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Anaphylaxis is a systemic immediate hypersensitivity reaction to an allergen, which may be ingested, inhaled or injected (including bites/stings as well as medical treatment). Symptoms typically occur within 30 minutes of exposure (usually within 5 minutes). Onset can be fulminant and life threatening. Classic anaphylaxis results from IgE mediated mast cell degranulation releasing histamine and other mediators. Anaphylaxis has also been described following exercise or sudden cold exposure. Many cases are idiopathic. Non IgE mediated reactions (previously referred to as "anaphylactoid") can be clinically identical and result from direct mast cell stimulation.

Anaphylaxis is a multisystem allergic reaction with respiratory and / or cardiovascular involvement. Other organ systems are often involved such as skin (itch, rash, flushing, angioedema) and the GI tract (vomiting, diarrhoea, tummy pain). Signs and symptoms that an allergic reaction is anaphylaxis include:


  • Difficulty/noisy breathing
  • Swelling of tongue
  • Swelling/tightness in throat
  • Difficulty talking and/or hoarse voice
  • Wheeze or persistent cough


  • Loss of consciousness
  • Collapse
  • Palor and floppiness (in young children)
  • Hypotension

Differential Diagnosis

Anaphylaxis is sometimes confused with vasovagal syncope. Syncope produces pallor and bradycardia in contrast to the flushing and tachycardia of anaphylaxis. Hyperventilation may occasionally be interpreted erroneously as the early phase of anaphylaxis.

Anaphylaxis may evolve to being life threatening even if severe symptoms are not initially present. Other causes of hypovolaemic shock and airway obstruction should be considered in severe cases.


See Flow chart. First line treatment of anaphylaxis is the administration of adrenaline.

Adrenaline should be given immediately for any allergic reaction with respiratory or cardiovascular involvement.

Many deaths from anaphylaxis are associated with delayed administration of adrenaline.

Adrenaline 0.01 ml per kg of 1:1000 (1mg/1ml) intramuscularly.
Minimum dose 0.1ml
Maximum dose 0.5 ml 

It is important to remember that:

  • Adrenaline should be given IM not subcutaneously
  • Antihistamines and steroids are second line therapies in anaphylaxis.
  • Adrenaline is not indicated for simple generalised urticaria with no other system involved.

Treatment of Anaphylaxis

Anaphylaxis chart

Disposition from Emergency Department

Children requiring treatment with adrenaline should be observed for at least 4-6 hours as life-threatening manifestations can appear after apparent remission. All children who require more than a single dose of adrenaline should be admitted because of the possibility of recurrent symptoms.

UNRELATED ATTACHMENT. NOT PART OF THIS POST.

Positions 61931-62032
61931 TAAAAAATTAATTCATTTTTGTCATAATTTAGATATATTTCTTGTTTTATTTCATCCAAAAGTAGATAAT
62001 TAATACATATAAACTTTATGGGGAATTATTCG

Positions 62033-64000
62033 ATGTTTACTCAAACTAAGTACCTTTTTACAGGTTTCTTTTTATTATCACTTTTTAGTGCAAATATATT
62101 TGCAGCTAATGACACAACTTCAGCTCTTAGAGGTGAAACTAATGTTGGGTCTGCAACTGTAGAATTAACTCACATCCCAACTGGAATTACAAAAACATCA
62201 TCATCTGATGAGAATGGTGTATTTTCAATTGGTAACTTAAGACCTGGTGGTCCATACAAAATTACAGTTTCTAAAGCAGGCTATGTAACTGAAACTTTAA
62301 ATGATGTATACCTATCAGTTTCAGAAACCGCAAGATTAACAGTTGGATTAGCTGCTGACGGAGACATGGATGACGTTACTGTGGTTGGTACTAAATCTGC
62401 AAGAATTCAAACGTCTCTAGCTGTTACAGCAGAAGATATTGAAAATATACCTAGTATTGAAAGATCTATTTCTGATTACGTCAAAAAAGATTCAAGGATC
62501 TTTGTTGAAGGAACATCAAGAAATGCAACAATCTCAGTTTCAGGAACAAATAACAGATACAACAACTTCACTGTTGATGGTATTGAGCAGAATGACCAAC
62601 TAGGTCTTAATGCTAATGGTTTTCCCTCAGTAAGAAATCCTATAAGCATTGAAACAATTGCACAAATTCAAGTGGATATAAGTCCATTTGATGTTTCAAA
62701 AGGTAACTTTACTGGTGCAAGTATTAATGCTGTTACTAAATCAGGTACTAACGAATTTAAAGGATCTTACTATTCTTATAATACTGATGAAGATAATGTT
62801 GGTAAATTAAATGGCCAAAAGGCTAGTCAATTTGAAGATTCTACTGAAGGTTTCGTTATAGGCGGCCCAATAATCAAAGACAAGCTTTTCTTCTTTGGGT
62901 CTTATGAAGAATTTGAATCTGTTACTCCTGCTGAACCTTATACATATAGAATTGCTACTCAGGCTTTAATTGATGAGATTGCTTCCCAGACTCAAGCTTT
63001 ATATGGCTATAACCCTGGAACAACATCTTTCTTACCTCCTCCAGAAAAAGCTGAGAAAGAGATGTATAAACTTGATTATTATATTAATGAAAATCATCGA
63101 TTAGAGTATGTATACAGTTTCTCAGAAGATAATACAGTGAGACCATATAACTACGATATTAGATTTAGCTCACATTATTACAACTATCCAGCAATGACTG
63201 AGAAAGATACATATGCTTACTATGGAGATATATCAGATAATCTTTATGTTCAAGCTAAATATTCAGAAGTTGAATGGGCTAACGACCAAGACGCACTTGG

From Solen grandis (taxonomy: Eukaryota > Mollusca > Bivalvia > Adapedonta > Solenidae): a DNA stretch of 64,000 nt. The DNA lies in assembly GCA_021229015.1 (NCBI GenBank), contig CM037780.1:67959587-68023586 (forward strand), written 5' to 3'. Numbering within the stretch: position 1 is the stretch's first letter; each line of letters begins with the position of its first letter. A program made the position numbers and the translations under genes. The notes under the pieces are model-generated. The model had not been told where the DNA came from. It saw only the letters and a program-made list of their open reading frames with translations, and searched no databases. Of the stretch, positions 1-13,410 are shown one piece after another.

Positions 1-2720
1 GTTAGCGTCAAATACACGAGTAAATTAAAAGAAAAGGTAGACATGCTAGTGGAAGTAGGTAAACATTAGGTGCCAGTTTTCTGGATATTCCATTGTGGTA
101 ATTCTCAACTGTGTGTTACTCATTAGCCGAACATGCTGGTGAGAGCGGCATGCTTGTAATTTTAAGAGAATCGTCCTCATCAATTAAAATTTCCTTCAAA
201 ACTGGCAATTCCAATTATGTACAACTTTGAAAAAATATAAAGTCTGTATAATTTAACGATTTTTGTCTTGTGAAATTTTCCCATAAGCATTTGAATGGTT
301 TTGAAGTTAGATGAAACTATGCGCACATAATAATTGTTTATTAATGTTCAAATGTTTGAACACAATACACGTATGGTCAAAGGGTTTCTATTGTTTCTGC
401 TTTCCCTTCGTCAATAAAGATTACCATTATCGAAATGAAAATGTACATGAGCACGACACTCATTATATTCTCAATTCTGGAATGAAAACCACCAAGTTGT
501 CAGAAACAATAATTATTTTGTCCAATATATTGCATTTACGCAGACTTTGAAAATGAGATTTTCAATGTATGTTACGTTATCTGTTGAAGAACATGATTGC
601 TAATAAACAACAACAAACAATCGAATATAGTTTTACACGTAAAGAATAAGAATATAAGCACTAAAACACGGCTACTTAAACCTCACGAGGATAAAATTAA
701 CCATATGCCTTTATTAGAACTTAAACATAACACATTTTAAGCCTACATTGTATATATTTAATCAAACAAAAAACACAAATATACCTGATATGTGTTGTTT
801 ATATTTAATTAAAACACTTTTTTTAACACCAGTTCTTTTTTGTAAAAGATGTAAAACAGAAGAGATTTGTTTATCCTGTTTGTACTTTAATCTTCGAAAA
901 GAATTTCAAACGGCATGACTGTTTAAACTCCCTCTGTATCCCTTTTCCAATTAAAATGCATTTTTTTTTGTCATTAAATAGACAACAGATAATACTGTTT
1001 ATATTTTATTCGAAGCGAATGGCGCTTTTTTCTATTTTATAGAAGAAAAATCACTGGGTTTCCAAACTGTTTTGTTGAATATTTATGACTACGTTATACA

Children with less severe disease, good family supervision, transport and telephone can be discharged after 4-6 hours observation with oral antihistamine. They should be instructed to return immediately if there are any recurrent symptoms.

For those patients who have had anaphylaxis:
Follow up should be arranged with the Paediatric Allergy/Immunology Service. Provide the family with an emergency action plan (see below) and Adrenaline auotinjector ordering information before leaving the emergency department

Adrenaline Autoinjectors

Ensure that the family obtains and is instructed in the use of an autoinjector. Currently only EpiPen®s are available in NZ.

The autoinjector teaching kit is in a box in the right hand side cupboard under the fax machine in the doctor's work station. Follow the check list on the lid of the box. Autoinjectors are not funded.

See adrenaline autoinjector ordering information

Be mindful that autoinjectors come in different doses.

Suggestions below from ASCIA (Australasian Society for Clinical Immunology & Allergy):

  • EpiPen® Adult for children >20kg (package insert says over 30kg)
  • Epipen® Jnr for children 10-20kg (package insert says 15-30kg)
  • Recommendation of an EpiPen® to a child weighing <10kg should be discussed with senior medical staff

An EpiPen® is appropriate for those:

  • with anaphylaxis to non-avoidable triggers eg. Beestings and most food
  • with less severe allergic reaction (i.e. not anaphylaxis) but with other risk factors for anaphylaxis eg. asthma, living in remote locations, peanut allergy. This decision can generally be made at Outpatient Clinic.

Please complete an ACC form, this may assist the family with ambulance and autoinjector costs.

Patients with urticaria without an identifiable trigger do not necessarily need referral (see Urticaria guideline).

Action Plan

You can print an action plan form from the ASCIA website There is a separate insect sting version, as well as a "non adrenaline" version.

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Document Control

  • Date last published: 01 March 2010
  • Document type: Clinical Guideline
  • Services responsible: Paediatric Immunology
  • Author(s): Jan Sinclair
  • Editor: Greg Williams
  • Review frequency: 2 years

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